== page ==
How self-service retail kiosks change consumer behavior

July 7, 2015 | by Frank Olea

Self-service checkout technologies are expanding rapidly as shoppers gravitate toward the convenience, efficiency, and small lines that are provided by self-service retail kiosks. Based on a recent survey, 85 percent of Americans polled stated that they have used a self-service checkout kiosk, with that number rising to 91 percent for millennials in the 18-34 age group.

As self-service retail kiosks continue to grow with rising consumer demand for convenient and efficient checkout options, it is important to understand how these self-service kiosks impact consumer behavior in many ways that enhance a retailer’s bottom line ROI while also improving consumer satisfaction.

Self-Service Technologies Increase Order Size & Volume

While self-service technologies can provide a high level of convenience and expedite the ordering and checkout process, these technologies can also lead to larger orders and more total order volume.

Taco Bell found that orders through their self-checkout mobile app are 20 percent pricier, on average, than those taken by a human cashier. Likewise, Chili’s found that their self-service tablets generated a similar increase in dessert orders. Additionally, Cinemark theaters reported that their self-service kiosks have helped generate 32 consecutive quarters of increases on per-person concession orders.

Studies have shown that even a small improvement in time spent ordering can improve total order volume, with a small seven second reduction in fast food service time generating a 1-3- percent increase in market share.

Why Do Self-Service Technologies Change How Consumers Behave?

There are a number of theories as to why self-service technologies change the way consumers behave. First, kiosks and automated systems never forget to upsell. An experiment with self-service kiosks at McDonalds in 2004 found that the average check size was 30 percent higher and that 20 percent of consumers who didn’t initially order a drink would add one to their order when offered by the self-service kiosk. The conclusion was that the upsell and add-on systems integrated into the kiosk sales process was able to encourage consumers to increase the size of their order, and do so more consistently than their human cashier counterparts, which generated an overall higher per-check average.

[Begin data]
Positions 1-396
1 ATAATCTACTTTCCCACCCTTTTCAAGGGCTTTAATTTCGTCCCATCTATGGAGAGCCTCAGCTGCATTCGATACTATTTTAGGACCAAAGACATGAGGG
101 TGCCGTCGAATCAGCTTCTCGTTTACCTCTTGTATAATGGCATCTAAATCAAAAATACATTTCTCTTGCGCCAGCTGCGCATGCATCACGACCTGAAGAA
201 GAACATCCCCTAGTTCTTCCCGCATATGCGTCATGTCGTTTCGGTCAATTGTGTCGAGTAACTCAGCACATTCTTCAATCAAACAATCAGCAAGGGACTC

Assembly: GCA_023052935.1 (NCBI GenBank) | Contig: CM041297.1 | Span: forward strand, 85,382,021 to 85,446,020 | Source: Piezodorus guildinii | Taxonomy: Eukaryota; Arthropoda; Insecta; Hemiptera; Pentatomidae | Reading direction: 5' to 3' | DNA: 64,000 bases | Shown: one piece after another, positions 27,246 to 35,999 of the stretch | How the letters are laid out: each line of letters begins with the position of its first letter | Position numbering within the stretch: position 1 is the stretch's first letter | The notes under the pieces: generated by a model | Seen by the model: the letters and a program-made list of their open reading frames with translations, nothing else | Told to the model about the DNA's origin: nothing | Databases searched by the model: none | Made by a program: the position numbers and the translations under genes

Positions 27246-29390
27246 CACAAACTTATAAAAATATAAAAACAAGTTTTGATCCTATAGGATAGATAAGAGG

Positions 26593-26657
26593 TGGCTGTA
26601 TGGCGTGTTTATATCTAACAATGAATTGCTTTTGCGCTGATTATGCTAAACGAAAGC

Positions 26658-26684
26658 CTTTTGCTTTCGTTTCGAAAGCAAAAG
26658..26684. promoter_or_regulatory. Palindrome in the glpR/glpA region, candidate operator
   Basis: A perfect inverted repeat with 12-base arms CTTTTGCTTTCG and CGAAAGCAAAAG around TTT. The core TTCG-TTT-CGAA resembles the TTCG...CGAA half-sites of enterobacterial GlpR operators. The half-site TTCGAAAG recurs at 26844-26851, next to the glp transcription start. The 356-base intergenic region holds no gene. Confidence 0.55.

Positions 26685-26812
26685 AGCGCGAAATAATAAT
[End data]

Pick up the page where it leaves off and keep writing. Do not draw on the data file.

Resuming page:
Another factor that causes consumers to behave differently when using an automated order system, such as a self-service kiosk, is that there is no potential for social judgment by a human server or cashier. In an experiment with self-service technologies in a liquor store setting, researchers found that users of the self-service kiosk were 8 percent more likely to purchase hard-to-pronounce items than those that used standard checkout with a human cashier.

Similarly, a pizza chain found that online orders on average contained 3 percent more calories and 14 percent more frequent special instructions than those orders that were given over the phone. As consumers are free from the potential of social judgments, they will order food that more closely aligns with their true desires, which not only often leads to a larger check average, but also leads to happier customers.

Self-Service Retail Kiosks Benefit Both Businesses and Consumers 

Self-service retail kiosks are expanding rapidly as consumers enjoy not only the convenience and efficiency, but also prefer the freedom and flexibility to customize their orders to suit their specific preferences that is afforded by these self-service machines. The bottom line is that these machines not only generate happier consumers, but also higher per-check averages and better ROI for the business owners.

 


Topics: Customer Experience, Restaurants, Retail, Retail Kiosks, Self-Checkout

Companies: Olea Kiosks Inc.



Frank Olea
Frank Olea is the CEO of Olea Kiosks Inc. Frank has been designing and manufacturing kiosk solutions for almost 20 years and has held numerous kiosk industry Board of Director positions. wwwView Frank Olea's profile on LinkedIn

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